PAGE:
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US Sanctions Two More North Korean Entities


The United States Tuesday imposed sanctions against two North Korean entities said to be involved in that country's missile and nuclear programs. The action came as the U.S. envoy for North Korean policy completed a round of talks in Asia on ways to get Pyongyang to return to nuclear negotiations.

The Obama administration is continuing to tighten economic curbs on North Korea while at the same time leaving the door open to direct dialogue with Pyongyang, if that would lead to a resumption of Chinese-sponsored negotiations on its nuclear program.

A State Department announcement said a North Korean company, the Korea Tangun Trading Corporation, and the communist country's General Bureau of Atomic Energy were being added to a list of North Korean entities facing U.S. economic sanctions.

The two were sanctioned by the United Nations in July. Under Tuesday's action, any assets they might have in the United States would be frozen and U.S. citizens barred from dealing with them.

The U.S. administration is been pursuing a two-track strategy of economic pressure and diplomacy to try to revive the Chinese-sponsored six-party talks on the North Korean nuclear program, which broke down last year.

After drawing international condemnation earlier this year for a nuclear test and long-range missile launch, North Korea has recently made conciliatory gestures while saying it wanted to discuss the nuclear issue with the United States rather than in the six-party framework.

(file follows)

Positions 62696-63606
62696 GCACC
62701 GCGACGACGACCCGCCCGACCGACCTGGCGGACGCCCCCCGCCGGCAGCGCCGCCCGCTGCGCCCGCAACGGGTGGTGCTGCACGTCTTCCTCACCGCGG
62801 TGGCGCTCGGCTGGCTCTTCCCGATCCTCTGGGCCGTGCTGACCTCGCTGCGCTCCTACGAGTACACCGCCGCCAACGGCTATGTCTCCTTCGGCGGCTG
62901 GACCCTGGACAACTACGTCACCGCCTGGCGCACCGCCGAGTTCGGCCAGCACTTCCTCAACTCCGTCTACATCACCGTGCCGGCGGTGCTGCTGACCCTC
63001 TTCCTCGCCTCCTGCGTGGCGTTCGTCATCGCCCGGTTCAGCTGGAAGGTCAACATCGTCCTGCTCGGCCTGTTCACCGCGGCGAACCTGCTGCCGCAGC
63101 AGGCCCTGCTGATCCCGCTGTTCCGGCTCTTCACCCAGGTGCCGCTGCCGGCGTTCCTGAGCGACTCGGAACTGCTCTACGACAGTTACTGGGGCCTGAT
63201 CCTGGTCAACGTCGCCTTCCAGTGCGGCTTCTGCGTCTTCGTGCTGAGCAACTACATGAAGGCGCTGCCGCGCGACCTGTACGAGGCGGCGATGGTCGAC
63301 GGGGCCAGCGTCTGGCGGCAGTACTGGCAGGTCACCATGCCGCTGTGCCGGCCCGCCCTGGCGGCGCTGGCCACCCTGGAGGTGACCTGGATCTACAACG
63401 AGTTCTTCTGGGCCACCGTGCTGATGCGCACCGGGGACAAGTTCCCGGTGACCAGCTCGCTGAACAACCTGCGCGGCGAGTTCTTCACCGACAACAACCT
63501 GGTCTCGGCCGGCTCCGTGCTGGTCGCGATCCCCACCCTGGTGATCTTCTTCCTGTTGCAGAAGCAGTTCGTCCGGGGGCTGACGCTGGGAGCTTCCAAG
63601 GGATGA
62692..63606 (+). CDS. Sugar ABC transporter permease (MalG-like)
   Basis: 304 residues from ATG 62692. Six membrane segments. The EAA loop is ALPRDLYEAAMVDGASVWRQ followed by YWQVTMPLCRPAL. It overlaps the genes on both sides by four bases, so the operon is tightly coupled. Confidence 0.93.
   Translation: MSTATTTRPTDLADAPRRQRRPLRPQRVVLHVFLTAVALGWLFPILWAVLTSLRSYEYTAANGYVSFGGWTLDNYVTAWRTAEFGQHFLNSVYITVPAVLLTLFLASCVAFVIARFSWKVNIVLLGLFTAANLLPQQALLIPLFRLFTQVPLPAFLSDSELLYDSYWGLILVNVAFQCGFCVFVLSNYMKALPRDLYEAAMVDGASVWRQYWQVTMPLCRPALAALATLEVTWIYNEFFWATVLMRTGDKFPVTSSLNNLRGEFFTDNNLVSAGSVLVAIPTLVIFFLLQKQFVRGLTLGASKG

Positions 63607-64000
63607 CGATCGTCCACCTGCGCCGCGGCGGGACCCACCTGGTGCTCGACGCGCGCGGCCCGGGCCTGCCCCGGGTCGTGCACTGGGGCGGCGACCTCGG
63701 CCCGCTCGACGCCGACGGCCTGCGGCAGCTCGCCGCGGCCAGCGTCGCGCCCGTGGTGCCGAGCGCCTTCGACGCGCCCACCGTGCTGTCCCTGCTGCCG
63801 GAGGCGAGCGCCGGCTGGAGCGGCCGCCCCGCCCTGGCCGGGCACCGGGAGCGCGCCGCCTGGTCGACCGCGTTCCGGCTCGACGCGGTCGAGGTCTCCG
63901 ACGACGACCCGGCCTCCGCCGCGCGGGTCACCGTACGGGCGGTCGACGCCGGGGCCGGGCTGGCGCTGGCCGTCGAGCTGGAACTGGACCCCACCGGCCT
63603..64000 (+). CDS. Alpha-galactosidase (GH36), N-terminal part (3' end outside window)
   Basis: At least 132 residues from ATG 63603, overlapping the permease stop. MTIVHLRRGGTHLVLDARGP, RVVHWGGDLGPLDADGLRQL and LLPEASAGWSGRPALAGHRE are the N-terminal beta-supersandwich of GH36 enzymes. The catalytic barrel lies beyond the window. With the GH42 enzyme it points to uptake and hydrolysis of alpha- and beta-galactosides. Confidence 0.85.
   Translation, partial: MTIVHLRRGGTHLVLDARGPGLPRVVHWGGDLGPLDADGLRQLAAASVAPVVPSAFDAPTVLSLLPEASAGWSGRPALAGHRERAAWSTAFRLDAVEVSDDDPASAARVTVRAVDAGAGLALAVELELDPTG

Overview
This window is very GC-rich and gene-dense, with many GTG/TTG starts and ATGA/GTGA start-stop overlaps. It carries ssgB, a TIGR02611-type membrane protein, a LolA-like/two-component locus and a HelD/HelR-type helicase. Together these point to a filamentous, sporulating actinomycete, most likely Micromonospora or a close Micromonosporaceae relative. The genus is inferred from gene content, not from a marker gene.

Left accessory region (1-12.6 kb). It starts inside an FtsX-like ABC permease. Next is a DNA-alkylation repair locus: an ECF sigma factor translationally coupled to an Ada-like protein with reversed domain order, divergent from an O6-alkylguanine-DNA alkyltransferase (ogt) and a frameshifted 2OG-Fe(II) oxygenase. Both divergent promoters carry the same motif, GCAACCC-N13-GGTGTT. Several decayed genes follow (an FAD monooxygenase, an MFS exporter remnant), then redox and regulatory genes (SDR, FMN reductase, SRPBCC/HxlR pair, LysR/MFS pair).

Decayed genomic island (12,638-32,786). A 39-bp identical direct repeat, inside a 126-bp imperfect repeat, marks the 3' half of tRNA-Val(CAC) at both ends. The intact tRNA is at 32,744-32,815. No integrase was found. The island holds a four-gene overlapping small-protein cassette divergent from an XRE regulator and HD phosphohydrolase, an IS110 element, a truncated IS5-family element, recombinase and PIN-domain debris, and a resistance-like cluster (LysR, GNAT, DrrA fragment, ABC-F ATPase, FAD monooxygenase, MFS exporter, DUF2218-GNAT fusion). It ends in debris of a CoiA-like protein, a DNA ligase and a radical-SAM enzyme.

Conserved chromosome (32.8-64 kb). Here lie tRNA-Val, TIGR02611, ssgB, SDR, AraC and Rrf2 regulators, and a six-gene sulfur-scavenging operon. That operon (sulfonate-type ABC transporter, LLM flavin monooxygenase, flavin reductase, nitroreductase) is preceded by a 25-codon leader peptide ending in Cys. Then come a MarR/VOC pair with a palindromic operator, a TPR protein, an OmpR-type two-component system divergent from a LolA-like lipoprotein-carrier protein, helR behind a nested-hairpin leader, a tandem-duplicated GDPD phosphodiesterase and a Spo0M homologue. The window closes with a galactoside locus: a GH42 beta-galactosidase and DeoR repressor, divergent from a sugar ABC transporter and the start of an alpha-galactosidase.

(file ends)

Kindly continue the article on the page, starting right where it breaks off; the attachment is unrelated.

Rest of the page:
In Tokyo Tuesday after completing consultations in China, South Korea and Japan, U.S. North Korea envoy Stephen Bosworth said the United States is ready for bilateral talks with Pyongyang, for which it made an overture last month, but in support of the broader negotiations.

"We do not consider in any way that bilateral engagement is a substitute for multi-lateral engagement and this is not a substitute for us, for the re-ignition of the six-party talks. We have not reached a decision on how to respond to this invitation, and we will be considering that in Washington over the next few weeks," he said.

U.S. officials have not ruled out separate talks with Pyongyang, for instance, as a prelude to a resumption of the six-party process.

A senior State Department official told reporters here the U.S. preferred option is meeting the North Koreans in the context of the six-nation talks, and that anything the administration decides to do will be done in strict consultation and with the agreement of the other parties - South Korea, Japan, Russia and host China.

Bosworth is heading back to Washington from Tokyo, while the U.S. delegate to the six-party talks, Sung Kim, was to return to Seoul to meet there with his Russian counterpart.

North Korea agreed in principle in 2005 to scrap its nuclear program including weapons in return for aid and diplomatic benefits, but refused last year to accept a verification plan for its declared nuclear assets.

Bosworth said in Tokyo the other five parties are in solid agreement that denuclearization remains the core objective of engagement with North Korea, that this should be achieved through the Chinese-sponsored talks, and that they intend to fully implement the U.N. sanctions resolution approved after Pyonyang's May 25 nuclear test.

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